Tuesday, 26 November 2019

Ceisteanna (349)

Bernard Durkan

Ceist:

349. Deputy Bernard J. Durkan asked the Minister for Health the extent to which patients here have ready access to modern drugs in line with their availability throughout the European Union; and if he will make a statement on the matter. [49147/19]

Amharc ar fhreagra

Freagraí scríofa (Ceist ar Health)

The HSE has statutory responsibility for medicine pricing and reimbursement decisions, in accordance with the Health (Pricing and Supply of Medical Goods) Act 2013.  The Act specifies the criteria for decisions on the reimbursement of medicines. 

In line with the 2013 Act and the national framework agreed with industry, if a company would like a medicine to be reimbursed by the HSE, the company must submit an application to the HSE to have the new medicine added to the reimbursement list. Reimbursement is for licenced indications which have been granted market authorisation by the European Medicines Agency or the Health Products Regulatory Authority.

HSE decisions on which medicines are reimbursed by the taxpayer are made on objective, scientific and economic grounds, on the advice of the National Centre for Pharmacoeconomics (NCPE).

As a country, we invest heavily in medicines, to the tune of almost €2 billion annually. In 2019 to date, the HSE has approved 36 new drugs and newly licensed indications for existing drugs for reimbursement in the public healthcare system.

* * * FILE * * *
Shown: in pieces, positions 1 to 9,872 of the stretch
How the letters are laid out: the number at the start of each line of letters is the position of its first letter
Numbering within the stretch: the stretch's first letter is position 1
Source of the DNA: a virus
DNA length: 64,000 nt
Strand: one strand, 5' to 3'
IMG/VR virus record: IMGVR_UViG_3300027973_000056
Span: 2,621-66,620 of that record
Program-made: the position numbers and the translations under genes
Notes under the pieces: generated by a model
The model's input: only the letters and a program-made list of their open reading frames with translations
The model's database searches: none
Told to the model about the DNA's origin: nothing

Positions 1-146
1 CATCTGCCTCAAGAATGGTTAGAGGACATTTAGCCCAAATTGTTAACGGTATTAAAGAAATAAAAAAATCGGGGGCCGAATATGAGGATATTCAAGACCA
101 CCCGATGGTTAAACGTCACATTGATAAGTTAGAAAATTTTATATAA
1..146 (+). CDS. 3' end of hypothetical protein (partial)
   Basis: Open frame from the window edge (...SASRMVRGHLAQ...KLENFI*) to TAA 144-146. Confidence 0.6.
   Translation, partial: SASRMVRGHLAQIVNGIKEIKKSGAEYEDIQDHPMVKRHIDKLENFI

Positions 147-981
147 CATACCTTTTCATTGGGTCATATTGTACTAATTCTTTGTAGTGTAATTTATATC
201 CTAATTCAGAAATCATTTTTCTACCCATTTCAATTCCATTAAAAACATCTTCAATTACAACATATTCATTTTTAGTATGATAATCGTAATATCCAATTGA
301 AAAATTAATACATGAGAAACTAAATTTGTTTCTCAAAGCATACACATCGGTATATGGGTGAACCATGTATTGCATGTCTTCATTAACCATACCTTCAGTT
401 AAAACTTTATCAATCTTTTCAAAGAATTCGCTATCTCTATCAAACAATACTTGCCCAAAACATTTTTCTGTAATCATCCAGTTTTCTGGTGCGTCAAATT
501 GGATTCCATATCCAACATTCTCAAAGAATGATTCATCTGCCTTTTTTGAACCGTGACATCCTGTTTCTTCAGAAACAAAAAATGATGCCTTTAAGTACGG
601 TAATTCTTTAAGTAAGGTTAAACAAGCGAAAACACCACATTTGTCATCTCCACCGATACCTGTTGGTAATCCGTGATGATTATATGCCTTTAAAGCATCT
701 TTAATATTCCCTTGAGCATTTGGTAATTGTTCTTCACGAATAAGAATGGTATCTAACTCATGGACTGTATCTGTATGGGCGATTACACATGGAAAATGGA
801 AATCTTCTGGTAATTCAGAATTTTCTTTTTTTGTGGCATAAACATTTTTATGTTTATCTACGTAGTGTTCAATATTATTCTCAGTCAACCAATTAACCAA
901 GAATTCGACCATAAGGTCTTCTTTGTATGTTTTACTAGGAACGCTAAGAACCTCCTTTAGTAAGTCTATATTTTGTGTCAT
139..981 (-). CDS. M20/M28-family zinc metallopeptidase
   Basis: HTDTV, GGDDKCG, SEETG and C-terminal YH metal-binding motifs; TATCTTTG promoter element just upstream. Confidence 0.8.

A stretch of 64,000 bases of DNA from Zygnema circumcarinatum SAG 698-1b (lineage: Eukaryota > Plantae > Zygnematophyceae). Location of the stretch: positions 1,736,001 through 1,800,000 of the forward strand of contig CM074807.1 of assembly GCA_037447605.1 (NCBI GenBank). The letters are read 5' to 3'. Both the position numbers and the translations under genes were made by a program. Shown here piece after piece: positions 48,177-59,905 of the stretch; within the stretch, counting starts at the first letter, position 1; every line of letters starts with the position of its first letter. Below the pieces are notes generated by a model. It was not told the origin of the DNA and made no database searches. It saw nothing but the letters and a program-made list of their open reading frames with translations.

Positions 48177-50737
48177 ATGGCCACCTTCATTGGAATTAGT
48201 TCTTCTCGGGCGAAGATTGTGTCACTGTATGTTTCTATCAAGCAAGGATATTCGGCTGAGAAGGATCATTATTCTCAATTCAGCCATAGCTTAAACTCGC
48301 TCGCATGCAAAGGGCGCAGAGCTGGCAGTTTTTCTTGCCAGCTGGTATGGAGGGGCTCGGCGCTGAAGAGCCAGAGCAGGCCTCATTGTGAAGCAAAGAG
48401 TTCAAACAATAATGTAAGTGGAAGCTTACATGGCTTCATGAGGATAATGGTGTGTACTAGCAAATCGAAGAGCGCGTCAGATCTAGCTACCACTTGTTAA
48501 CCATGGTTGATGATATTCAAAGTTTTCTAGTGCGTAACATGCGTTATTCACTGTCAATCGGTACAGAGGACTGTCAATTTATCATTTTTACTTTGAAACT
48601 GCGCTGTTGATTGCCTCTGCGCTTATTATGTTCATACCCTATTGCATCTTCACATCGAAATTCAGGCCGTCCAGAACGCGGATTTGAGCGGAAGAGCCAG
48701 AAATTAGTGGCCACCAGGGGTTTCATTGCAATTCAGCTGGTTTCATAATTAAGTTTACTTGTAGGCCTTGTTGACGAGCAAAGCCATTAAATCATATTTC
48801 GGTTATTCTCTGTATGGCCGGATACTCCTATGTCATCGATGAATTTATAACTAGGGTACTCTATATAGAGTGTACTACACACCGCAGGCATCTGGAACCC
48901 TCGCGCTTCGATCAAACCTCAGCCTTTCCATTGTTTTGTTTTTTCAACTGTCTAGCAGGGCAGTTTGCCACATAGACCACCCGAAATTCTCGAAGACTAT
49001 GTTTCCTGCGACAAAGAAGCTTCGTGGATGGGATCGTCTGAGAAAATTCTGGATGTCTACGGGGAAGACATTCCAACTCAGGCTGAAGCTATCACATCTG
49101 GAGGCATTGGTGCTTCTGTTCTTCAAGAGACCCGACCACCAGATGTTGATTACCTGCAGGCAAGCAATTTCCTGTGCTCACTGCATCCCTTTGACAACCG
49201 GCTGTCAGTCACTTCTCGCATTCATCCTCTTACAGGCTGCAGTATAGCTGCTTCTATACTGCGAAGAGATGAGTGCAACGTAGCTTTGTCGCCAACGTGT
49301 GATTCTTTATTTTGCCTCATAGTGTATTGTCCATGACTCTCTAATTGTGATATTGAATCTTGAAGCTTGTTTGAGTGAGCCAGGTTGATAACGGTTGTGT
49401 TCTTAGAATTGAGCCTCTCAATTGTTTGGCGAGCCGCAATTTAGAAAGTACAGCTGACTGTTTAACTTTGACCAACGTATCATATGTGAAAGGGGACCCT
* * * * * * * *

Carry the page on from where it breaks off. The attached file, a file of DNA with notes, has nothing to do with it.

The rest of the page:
Notwithstanding the significant progress on drug costs achieved from price reductions under the IPHA Agreement and commercial negotiations conducted by the HSE, the Health Service is still facing very significant challenges in relation to the affordability of medicines.  The industry continues to develop very expensive products, particularly in the high-tech medicines area and the costs involved are a challenge for health systems even in countries with much greater resources than Ireland. The Government wants new and innovative medicines to be available to our citizens as quickly as possible but this can only be achieved if medicines are priced by the pharmaceutical industry in a viable and sustainable manner.  

My Department and the HSE are working on making greater efficiencies in medicines usage through a range of initiatives both domestically and internationally to ensure the greatest possible access to new treatments for patients in Ireland.   

The HSE’s Medicines Management Programme (MMP), incorporating the Preferred Drugs initiative, is overseeing the implementation of a number of actions to bring about greater value for the taxpayer through cost-effective provision of medicines. Among the initiatives being pursed are improvements in practices for the procurement of drugs in hospitals and the designation of preferred products with a focus on high-cost prescribing areas, in particular optimising the use of biosimilars.  

Department officials and I have also been engaging over the past number of years, with a number of voluntary EU forums.  In June 2018, I signed the Beneluxa Initiative on Pharmaceutical Policy. This Agreement is in line with my objective to work with other European countries to identify workable solutions, in an increasingly challenging environment, to secure timely access for patients to new medicines in an affordable and sustainable way.  In June 2019, Ireland became a Founding Member of the International Horizon Scanning Initiative which is being established as part of the work programme of Beneluxa.